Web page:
I live in an area of the country that is noted for cold and snow.
And still, we are getting hammered this year. We've had several weeks of colder than usual temperatures with some snowstorms thrown in.
As a swimmer, this doesn't mean much unless I am having a hard time getting to the gym (which has happened a few times). But cold? *shrug* The pool runs somewhere between 78 and 80 degrees. For me, this is borderline too warm to swim hard in comfortably. Though it is nice to get in when I first start the swim.
So, after my swim the showers were busy, and people were making chitchat, as we do in the shower, when the subject of the cold came up. One of the people commented that she always finds it difficult and unpleasant to get in the water at this time of year. She found the initial shock bothersome.
I'd've laughed and called her a wimp. but what with her being a much more dedicated athlete than I am, as well as a faster swimmer, I kept my confounded mouth shut. I have no room to tease on this one.
But I do find the self-talk interesting. When the weather started turning cold, I did have an initial sense that it was going to be rough to get in the water over the winter. But when I got logical about it, I realized that by any sane standard, not only was it not going to be (I worked for the gym at one time and I know at what temperature they keep the water!), the real problem was going to be getting all comfortable in that warm, indoor water.
In fact, I have to say that when I am feeling uncomfortably cold -- say when my hands hurt and are clumsy thawing out from snow-blowing the driveway, or when my feet feel like ice cubes when I am sitting around the house (I keep it at 65F in the daytime) writing or not doing much, it kind of makes me nervous for the open water swims. I use an electric blanket on my bed, for goodness sake!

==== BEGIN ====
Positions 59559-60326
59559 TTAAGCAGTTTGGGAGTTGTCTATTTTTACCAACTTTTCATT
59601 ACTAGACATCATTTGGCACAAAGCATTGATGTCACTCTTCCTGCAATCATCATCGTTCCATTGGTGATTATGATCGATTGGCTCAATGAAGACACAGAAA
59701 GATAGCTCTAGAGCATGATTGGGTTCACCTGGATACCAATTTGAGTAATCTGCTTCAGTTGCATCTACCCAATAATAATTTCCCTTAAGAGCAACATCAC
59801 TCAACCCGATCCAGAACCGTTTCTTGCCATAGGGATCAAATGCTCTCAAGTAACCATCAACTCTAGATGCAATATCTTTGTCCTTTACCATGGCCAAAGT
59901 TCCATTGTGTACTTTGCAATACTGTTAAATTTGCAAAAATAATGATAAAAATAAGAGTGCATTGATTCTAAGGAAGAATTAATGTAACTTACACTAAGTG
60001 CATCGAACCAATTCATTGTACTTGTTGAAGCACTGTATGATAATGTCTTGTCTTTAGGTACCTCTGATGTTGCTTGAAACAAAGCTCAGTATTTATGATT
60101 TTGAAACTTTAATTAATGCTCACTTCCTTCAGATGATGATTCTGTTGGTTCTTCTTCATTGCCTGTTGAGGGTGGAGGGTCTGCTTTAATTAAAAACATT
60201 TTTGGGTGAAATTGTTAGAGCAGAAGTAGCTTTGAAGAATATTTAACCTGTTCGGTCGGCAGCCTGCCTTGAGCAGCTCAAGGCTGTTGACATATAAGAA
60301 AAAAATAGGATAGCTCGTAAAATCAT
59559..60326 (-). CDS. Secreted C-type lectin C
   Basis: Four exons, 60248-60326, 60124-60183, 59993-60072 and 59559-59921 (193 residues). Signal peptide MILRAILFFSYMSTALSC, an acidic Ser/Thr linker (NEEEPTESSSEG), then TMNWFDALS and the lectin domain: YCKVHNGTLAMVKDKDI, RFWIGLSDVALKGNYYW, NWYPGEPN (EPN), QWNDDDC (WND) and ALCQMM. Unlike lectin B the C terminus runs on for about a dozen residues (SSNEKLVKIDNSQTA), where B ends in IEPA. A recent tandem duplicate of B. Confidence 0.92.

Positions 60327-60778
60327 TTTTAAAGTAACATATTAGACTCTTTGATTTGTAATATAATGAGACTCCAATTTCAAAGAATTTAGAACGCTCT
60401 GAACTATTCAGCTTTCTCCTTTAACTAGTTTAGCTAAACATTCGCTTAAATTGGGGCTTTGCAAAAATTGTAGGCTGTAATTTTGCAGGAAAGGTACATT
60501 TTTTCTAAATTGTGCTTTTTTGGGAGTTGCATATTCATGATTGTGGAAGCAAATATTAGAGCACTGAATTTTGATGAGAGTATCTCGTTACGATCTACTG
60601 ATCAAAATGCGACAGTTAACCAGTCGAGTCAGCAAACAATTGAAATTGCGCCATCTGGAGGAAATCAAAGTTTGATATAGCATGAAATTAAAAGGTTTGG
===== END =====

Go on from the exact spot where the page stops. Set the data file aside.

There are schools of thought that encourage people who want to adapt to cold water to make sure they're exposing themselves to cool ambient temperatures for other activities than swimming. Lynne Cox wore sandals in the winter as well as light clothing as part of her training for her cold water swims. Other open water swimmers encourage similar types of training.
I'd promised myself to only worry about getting swimming technique down and my swimming volume up for the winter, and that for this summer swim season, May 1 was soon enough to start worrying about getting into open water cold. I do have a plan to do some very short (and increasingly long) swims after the spring thaw.
But I am still a bit apprehensive about it, and wonder if I really should start preparing now. My shower has ample opportunities for cold water, and I can wear lighter clothing than my usual wool sweaters in the house. Shoot, I can even go outside in lighter clothing every now and then for short periods to get myself used to it. Though I expect exercise would be cheating. A brisk walk and I am comfortable above 25F in a sweater, as long as I am moving.
Then again, maybe that should be comforting, as I will certainly be exercising pretty hard doing the open water swims.